I expected my family to forgive and forget. Unfortunately, forgiveness comes when people see us changing, not staying the same.
Resolving To Do It Differently
I remember that at one of my first recovery support meetings, someone said:
• "Do something different."
• "If nothing changes, nothing changes."
The way I felt in early recovery didn't change just because I quit using. I still felt entitled, arrogant and owed.
My parents provided me with a place to live when I left treatment and did not ask me to contribute rent; however, my mother expected me to help with dinner or the dishes. I on the other hand, thought I should be allowed to eat and then get ready for my meeting.
After about two weeks of this behavior, my father cautiously approached me and asked why I wasn't helping. I defended my actions saying how tired I was from work and did he forget that I had a mandatory meeting each night at 8 PM?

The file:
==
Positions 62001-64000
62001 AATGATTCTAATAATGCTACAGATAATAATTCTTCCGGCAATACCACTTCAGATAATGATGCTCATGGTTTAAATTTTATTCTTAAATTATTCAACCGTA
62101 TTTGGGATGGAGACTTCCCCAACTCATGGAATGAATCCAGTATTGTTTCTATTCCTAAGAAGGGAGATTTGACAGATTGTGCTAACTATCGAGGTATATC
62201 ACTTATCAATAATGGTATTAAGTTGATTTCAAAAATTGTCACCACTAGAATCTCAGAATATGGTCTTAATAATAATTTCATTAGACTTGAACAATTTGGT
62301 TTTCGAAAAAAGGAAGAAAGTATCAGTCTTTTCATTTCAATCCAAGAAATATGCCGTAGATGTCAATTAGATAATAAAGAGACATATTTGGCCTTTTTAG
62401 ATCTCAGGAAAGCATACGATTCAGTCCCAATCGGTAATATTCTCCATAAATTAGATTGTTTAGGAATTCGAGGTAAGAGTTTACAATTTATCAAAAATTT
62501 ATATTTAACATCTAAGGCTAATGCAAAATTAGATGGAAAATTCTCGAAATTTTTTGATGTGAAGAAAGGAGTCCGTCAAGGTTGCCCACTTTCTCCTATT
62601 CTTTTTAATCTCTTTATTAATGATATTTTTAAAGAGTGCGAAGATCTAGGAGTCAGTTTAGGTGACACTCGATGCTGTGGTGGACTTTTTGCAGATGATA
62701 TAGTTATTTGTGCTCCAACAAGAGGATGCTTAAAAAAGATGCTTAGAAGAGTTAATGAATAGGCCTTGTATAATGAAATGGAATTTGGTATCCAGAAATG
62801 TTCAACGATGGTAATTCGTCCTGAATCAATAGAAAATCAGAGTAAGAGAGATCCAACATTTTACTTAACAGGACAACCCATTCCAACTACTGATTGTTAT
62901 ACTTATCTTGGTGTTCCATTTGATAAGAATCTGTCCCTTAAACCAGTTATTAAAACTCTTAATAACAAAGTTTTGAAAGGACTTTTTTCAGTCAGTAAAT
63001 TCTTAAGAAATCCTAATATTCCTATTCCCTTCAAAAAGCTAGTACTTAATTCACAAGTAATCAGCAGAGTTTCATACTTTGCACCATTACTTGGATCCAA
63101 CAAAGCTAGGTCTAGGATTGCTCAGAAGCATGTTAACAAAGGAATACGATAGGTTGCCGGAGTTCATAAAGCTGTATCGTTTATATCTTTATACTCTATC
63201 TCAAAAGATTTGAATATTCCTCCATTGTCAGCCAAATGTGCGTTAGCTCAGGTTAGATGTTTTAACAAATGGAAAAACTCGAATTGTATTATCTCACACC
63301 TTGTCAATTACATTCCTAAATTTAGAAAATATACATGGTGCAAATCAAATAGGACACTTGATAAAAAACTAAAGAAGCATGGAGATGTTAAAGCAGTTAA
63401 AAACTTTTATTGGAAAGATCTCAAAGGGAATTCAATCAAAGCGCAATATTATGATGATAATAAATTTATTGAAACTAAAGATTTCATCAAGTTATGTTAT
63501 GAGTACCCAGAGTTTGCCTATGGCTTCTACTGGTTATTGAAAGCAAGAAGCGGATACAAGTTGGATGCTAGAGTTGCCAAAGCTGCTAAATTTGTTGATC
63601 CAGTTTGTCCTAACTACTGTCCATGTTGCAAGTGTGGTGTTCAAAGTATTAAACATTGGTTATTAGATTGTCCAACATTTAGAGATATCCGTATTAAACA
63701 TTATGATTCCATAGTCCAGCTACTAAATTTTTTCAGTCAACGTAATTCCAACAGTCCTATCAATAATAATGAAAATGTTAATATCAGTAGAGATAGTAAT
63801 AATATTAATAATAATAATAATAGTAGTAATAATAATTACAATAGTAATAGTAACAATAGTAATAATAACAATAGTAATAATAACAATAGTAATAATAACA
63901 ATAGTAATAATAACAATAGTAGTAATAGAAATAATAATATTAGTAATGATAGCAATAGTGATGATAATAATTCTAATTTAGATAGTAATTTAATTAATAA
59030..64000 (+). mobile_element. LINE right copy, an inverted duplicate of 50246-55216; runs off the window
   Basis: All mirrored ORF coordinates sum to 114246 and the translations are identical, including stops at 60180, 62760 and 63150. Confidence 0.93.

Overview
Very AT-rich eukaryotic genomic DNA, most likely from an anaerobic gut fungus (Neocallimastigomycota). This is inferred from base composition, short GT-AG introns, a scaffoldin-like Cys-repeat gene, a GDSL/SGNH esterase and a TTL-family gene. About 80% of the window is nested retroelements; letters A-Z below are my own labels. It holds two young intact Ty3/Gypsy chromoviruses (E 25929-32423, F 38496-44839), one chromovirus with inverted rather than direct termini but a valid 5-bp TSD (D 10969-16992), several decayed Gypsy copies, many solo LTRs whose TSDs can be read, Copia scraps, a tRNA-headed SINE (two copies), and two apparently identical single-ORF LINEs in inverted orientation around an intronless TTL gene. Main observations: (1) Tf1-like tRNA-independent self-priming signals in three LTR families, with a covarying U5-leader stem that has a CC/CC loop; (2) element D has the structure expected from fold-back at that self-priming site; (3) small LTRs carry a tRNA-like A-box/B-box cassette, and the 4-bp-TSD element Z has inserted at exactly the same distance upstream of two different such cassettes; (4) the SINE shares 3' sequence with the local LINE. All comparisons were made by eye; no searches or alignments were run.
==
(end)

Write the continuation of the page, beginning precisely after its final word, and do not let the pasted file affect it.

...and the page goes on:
My dad pointed out that most nights, I left the table and then got ready for my meeting. Then I still had time to read the paper or watch the news for 30-45 minutes before I left for my meeting, so he thought I had time to help.
The following night, I got home from work and asked my mother if she would like some help preparing dinner. She smiled and said, "That would be nice."
After dinner, rather than rush upstairs and get ready, I said, "I'll clean up tonight, why don't you two play Backgammon." That got a smile from both my parents. I loaded the dishwasher, saw the news, and still made my meeting on time.
Other life situations started happening again. There was a familiarity to them, and I thought that I probably should explore other ways to behave rather than my usual actions.